Lookup NU author(s): Dr Christopher Duncan,
Professor Sophie Hambleton
Full text for this publication is not currently held within this repository. Alternative links are provided below where available.
Primary immunodeficiencies (PID) are a group of rare inherited disorders that manifest as heightened susceptibility to infection, autoimmunity and/or malignancy. By exploring their genetic and cellular aetiology, we can learn much about the basis of pathogen-specific immunity in humans. This is exemplified by mycobacterial susceptibility, which occurs across several types of PID, either as an isolated problem or as part of a broader pattern of susceptibility to infection. These experiments of nature have contributed to our understanding of the central role of T cells in activating infected macrophages to eliminate phagosomal mycobacteria through mutually activating, cytokine-dependent interactions. In recent years, the discovery of novel forms of PID has emphasised the important role of dendritic cells and monocytes in mycobacterial defence in humans. Here, we provide a brief overview of these new disorders alongside other genetic causes of susceptibility to mycobacterial disease.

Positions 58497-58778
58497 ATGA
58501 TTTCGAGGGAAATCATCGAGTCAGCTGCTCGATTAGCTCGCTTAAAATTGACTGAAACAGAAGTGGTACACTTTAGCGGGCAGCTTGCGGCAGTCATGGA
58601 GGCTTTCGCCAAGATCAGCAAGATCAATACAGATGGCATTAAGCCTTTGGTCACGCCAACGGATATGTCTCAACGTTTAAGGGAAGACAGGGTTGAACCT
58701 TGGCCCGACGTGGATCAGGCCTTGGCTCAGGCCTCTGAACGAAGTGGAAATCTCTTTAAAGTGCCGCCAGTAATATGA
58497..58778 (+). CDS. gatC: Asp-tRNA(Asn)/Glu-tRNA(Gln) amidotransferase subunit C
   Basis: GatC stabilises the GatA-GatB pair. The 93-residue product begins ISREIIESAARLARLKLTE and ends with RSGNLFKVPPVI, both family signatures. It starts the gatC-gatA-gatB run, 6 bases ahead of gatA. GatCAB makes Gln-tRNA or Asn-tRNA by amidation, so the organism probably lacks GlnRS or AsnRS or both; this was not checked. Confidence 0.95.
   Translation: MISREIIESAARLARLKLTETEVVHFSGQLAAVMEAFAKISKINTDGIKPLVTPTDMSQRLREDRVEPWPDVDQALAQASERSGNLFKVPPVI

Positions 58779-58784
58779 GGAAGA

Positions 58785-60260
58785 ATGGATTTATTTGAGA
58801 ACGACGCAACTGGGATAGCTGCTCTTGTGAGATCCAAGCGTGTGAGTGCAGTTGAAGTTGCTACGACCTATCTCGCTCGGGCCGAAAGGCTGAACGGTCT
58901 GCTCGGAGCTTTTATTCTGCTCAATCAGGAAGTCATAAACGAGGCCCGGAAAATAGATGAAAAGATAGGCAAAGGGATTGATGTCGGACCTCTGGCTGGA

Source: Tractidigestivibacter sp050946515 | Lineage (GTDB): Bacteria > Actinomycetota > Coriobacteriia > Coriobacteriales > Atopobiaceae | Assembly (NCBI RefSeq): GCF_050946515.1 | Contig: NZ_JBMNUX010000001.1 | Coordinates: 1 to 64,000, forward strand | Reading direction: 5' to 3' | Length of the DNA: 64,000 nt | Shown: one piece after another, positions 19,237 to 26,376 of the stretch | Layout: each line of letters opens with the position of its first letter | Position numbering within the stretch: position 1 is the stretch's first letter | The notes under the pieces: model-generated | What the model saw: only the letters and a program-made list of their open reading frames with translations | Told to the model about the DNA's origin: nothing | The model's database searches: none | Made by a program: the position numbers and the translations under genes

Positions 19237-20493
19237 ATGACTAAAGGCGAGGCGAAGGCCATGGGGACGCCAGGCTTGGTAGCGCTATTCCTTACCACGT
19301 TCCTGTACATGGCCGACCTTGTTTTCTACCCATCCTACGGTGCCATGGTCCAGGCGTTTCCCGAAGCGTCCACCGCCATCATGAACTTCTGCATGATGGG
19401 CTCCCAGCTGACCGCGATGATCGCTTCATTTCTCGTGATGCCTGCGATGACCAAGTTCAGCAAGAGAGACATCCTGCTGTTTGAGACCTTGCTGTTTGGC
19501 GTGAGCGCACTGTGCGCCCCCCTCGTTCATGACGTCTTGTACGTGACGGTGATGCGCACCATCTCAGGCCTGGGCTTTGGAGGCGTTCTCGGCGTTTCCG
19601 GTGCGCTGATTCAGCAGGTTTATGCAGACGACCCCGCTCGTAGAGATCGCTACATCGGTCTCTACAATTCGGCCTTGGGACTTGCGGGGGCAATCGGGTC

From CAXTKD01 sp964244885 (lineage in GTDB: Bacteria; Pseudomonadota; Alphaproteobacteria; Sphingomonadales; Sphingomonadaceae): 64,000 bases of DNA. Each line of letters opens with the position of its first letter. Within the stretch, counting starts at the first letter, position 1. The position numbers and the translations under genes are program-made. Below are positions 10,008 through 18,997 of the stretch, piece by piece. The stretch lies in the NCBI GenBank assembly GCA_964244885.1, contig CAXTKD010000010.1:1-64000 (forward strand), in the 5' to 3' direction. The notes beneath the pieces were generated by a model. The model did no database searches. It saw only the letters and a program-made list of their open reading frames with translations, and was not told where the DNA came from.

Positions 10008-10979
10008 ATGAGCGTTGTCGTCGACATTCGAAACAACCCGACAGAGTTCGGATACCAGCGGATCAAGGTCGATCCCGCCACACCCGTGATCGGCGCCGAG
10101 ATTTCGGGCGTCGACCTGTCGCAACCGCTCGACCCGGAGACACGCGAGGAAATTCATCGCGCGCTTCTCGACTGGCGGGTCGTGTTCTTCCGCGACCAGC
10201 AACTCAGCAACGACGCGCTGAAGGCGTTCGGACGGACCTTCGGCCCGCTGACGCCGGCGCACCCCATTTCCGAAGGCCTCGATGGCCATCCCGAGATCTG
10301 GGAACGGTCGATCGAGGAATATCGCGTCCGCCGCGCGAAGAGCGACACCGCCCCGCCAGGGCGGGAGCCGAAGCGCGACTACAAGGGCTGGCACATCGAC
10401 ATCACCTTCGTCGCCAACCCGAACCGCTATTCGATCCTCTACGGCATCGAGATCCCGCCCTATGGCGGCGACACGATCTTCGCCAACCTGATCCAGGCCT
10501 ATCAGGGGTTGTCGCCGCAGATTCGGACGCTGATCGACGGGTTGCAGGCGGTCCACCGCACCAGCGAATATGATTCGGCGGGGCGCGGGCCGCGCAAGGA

Author(s): Duncan CJA, Hambleton S
Publication type: Review
Publication status: Published
Journal: Clinical Medicine
Issue: Suppl. 6
Print publication date: 15/12/2014
ISSN (print): 1470-2118
ISSN (electronic): 1473-4893
PubMed id: 25468913